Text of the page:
PROTAC in the Generation of Live Attenuated Influenza A Virus Vaccine

Seasonal influenza caused by viruses has brought social and economic problems to the world. Fortunately, vaccines are one of the most effective means to prevent and control it. Among various vaccines, attenuated vaccine attracts much attention.

As the name suggests, the key to attenuated vaccines is “attenuated.” Since viral replication requires key proteins encoded by the virus, the use of a host cell protein degradation system to regulate the stability of viral proteins may be an effective way to change the switch of the viral life cycle to achieve an attenuated virus. On July 4, a proteolysis-targeting chimeric virus vaccine (PROTAC vaccine) was reported by Chinese scientists. In this study, the wild-type virus was successfully attenuated into a safe vaccine by degradation of the viral protein by PROTAC.

PROTAC viruses bind the proteasome targeting domain (PTD) to influenza virus proteins. Structurally, the PTD contains proteasome targeting sequence (ALAPYIP) and tobacco etch virus cleavage site (TEVcs) linker group (ENLYFQG). Previous studies have fully demonstrated that ALAPYIP is recognized by VHL proteins to initiate polyubiquitin and proteasomal degradation of downstream target proteins, thus PTD can specifically induce degradation of target viral proteins. The TEVcs linker can be selectively cleaved by tobacco plaque virus protease (TEVp) to separate viral protein from PTD and avoid the degradation of viral protein by the PROTAC vaccine.

M1 is a viral protein. The PROTAC influenza virus vaccine M1-PTD constructed based on M1 breaks the linker group in the cell line statically expressing TEVp, and M1 is free from PTD without degradation, thus achieving high efficiency of virus replication in the process of vaccine preparation. While in normal cells, the M1-PTD viral protein will be degraded, thus achieving viral attenuation.

In the mechanism study, the proteasome inhibitor MG-132 could improve the efficiency of viral replication and restore the level of M1 protein. Inhibition of VHL activity by VH298 also reduced M1 protein degradation. Therefore, the above studies indicated that the degradation mechanism of the PROTAC virus was VHL-mediated proteasome degradation.

VHL protein is ubiquitously expressed in most normal tissues and cells, which provides an important basis for the safety of the PROTAC vaccine. Virus plaque is a localized lesion formed by a virus on mature monolayers of cells. M1-PTD could only form plaque in cell lines with stable expression of TEVp, but this phenomenon was not observed in normal cells. The safety of M1-PTD was further evaluated in animal models. Mice were inoculated with 104 PFU (plaque forming unit) of wild-type virus and 105 PFU (M1-PTD) virus, respectively. The survival rate and body weight of mice were monitored. The data showed that the M1-PTD virus did not cause death in mice, and there was no significant change in body weight. Thus, M1-PTD successfully attenuated wild-type virus into a safe influenza vaccine.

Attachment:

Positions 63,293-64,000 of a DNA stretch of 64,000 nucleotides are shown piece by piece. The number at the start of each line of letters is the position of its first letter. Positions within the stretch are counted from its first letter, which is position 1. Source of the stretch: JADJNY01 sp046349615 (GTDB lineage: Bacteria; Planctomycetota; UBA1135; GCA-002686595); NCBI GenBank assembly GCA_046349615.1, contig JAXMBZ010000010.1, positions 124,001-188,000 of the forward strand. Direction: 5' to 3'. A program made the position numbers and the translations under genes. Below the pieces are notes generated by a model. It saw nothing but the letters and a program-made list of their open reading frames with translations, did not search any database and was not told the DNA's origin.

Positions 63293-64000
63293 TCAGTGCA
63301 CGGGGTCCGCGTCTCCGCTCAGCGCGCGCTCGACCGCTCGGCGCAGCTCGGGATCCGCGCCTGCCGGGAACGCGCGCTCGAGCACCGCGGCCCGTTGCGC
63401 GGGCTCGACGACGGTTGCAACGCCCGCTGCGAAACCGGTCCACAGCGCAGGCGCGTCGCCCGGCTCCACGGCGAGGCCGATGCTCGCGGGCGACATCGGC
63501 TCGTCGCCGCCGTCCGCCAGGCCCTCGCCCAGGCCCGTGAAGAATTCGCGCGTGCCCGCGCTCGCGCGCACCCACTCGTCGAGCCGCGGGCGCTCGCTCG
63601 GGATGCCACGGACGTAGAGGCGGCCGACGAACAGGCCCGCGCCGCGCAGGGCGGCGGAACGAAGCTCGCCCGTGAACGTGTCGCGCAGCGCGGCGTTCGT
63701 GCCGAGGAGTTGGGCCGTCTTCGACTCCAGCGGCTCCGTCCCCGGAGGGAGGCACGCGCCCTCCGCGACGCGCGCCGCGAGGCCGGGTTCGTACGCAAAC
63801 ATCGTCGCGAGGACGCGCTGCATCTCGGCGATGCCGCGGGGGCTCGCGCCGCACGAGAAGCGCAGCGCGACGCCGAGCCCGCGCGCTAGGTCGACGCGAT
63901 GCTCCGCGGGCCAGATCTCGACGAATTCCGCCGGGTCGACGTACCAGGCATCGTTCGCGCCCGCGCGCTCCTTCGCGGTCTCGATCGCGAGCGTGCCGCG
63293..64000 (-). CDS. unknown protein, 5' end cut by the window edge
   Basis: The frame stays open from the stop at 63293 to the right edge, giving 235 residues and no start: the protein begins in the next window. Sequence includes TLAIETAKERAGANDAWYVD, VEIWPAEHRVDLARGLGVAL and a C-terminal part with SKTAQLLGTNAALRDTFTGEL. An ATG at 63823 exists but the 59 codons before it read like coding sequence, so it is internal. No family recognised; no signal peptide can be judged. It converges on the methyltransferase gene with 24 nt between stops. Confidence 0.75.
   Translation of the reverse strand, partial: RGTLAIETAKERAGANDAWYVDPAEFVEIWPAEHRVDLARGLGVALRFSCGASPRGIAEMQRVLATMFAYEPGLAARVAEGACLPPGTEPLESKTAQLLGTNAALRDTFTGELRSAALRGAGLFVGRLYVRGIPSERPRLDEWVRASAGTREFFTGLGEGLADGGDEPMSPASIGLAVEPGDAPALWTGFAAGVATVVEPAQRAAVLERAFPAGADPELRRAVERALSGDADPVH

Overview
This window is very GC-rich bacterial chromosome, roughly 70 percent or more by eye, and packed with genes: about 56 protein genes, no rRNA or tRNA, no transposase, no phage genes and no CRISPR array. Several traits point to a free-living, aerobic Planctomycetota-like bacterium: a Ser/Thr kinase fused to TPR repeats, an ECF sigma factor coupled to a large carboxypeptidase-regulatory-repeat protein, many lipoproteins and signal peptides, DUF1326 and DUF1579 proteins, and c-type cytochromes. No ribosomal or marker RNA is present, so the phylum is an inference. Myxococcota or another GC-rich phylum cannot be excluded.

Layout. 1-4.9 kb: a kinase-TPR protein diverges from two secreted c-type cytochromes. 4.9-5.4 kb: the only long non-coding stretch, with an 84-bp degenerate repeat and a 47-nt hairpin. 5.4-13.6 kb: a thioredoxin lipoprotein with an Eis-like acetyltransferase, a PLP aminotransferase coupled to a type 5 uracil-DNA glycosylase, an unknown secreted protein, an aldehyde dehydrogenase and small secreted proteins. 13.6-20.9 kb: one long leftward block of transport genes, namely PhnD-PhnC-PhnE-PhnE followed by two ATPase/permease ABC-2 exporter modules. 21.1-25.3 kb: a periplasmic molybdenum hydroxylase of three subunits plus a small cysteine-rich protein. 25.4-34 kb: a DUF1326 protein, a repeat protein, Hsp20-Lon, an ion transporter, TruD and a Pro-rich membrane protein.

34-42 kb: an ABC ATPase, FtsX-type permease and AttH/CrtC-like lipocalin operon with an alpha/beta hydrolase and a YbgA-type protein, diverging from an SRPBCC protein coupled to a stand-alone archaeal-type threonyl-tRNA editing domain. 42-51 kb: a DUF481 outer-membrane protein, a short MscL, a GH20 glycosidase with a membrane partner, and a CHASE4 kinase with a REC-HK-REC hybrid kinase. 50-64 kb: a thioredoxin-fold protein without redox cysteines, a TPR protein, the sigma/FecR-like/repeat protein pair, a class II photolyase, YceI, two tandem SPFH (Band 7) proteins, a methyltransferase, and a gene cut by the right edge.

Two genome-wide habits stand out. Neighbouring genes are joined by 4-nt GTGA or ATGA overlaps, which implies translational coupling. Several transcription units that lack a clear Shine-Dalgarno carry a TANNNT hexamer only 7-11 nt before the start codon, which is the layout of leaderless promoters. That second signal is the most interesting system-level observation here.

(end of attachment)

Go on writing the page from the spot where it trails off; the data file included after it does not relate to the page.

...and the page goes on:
M1-PTD can induce a wide range of immune responses in vivo. The results of the immunological evaluation showed that M1-PTD activated humoral, mucosal, and cellular immune responses at the same time, and could provide powerful protection against homologous and heterologous viruses.

Previously developed PROTAC tends to exert cytotoxic effects by degrading disease-causing key proteins. A recent study published in the journal Cell explored the possibility of using PROTAC to degrade target proteins in bacteria, which is expected to be a new direction for the development of antimicrobial agents. This study further broadens the application scenario of PROTAC and provides a new idea for the development of a virus vaccine.

As a proof of concept, M1-PTD demonstrates the feasibility of PROTAC as a viral vaccine. However, the PROTAC vaccine still has a long way to go, as the experiments were carried out at the cellular and animal levels.

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